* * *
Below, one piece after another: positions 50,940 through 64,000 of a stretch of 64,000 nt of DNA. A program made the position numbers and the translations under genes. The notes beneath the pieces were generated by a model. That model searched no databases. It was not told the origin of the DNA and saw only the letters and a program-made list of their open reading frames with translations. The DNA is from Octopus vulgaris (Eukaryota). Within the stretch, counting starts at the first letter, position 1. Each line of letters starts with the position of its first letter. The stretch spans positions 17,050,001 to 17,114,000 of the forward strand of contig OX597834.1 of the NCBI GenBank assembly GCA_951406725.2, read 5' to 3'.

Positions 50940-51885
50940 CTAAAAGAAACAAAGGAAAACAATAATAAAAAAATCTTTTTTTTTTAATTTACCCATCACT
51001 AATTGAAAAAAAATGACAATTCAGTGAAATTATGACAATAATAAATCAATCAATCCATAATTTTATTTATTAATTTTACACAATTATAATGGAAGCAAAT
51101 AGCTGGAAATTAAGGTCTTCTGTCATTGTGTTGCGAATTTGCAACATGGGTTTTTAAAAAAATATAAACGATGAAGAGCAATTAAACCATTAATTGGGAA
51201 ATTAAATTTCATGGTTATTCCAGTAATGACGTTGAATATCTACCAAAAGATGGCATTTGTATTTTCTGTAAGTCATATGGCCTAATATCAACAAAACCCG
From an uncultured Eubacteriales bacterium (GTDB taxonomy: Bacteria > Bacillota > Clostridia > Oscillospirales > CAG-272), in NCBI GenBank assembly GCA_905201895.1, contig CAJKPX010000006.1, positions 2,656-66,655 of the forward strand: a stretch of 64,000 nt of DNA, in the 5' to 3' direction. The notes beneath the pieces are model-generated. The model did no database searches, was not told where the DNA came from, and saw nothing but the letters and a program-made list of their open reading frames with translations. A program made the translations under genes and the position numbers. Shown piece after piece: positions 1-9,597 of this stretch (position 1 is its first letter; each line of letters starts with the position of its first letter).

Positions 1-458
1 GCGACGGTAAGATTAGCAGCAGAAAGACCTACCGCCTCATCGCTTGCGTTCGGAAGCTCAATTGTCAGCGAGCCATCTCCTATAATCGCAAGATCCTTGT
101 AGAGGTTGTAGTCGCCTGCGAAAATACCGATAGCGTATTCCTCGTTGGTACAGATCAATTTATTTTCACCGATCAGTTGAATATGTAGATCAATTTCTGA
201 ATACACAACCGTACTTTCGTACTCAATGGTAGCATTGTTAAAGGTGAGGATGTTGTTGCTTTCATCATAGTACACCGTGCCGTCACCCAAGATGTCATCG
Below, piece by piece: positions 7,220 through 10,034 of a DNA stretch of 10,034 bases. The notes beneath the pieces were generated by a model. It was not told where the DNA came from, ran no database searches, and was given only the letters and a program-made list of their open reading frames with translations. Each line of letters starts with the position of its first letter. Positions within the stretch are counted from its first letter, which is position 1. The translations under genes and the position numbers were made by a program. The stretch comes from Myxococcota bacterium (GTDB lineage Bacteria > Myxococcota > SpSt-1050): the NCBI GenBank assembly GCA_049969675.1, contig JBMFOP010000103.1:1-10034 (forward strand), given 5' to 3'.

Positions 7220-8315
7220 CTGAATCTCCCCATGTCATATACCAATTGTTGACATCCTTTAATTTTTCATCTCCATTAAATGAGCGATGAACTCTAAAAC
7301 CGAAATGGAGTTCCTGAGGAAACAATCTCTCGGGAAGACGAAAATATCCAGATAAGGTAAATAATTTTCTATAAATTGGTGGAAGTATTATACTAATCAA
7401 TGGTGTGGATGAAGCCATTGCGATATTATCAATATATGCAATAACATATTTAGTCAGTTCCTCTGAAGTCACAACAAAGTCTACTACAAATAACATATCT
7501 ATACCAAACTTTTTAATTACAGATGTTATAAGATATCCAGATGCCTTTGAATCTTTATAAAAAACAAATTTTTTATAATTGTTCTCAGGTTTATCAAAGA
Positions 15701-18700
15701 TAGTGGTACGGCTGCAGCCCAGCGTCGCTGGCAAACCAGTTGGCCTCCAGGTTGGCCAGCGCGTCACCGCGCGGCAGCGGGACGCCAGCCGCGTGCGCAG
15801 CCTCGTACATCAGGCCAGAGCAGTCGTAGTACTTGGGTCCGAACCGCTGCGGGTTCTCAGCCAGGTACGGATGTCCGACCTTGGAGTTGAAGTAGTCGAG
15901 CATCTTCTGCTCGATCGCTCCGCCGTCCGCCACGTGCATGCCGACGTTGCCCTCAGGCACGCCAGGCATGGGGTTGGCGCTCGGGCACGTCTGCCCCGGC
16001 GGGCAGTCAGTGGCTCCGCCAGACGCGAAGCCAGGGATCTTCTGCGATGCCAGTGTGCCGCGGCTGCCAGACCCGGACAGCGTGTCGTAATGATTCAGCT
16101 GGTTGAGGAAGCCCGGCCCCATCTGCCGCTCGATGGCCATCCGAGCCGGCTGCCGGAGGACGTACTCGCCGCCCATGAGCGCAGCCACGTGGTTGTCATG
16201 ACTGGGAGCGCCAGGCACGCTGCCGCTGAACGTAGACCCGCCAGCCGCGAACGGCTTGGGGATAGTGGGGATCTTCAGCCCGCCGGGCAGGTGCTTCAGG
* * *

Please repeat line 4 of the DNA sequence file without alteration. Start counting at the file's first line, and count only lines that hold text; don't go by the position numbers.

51001 AATTGAAAAAAAATGACAATTCAGTGAAATTATGACAATAATAAATCAATCAATCCATAATTTTATTTATTAATTTTACACAATTATAATGGAAGCAAAT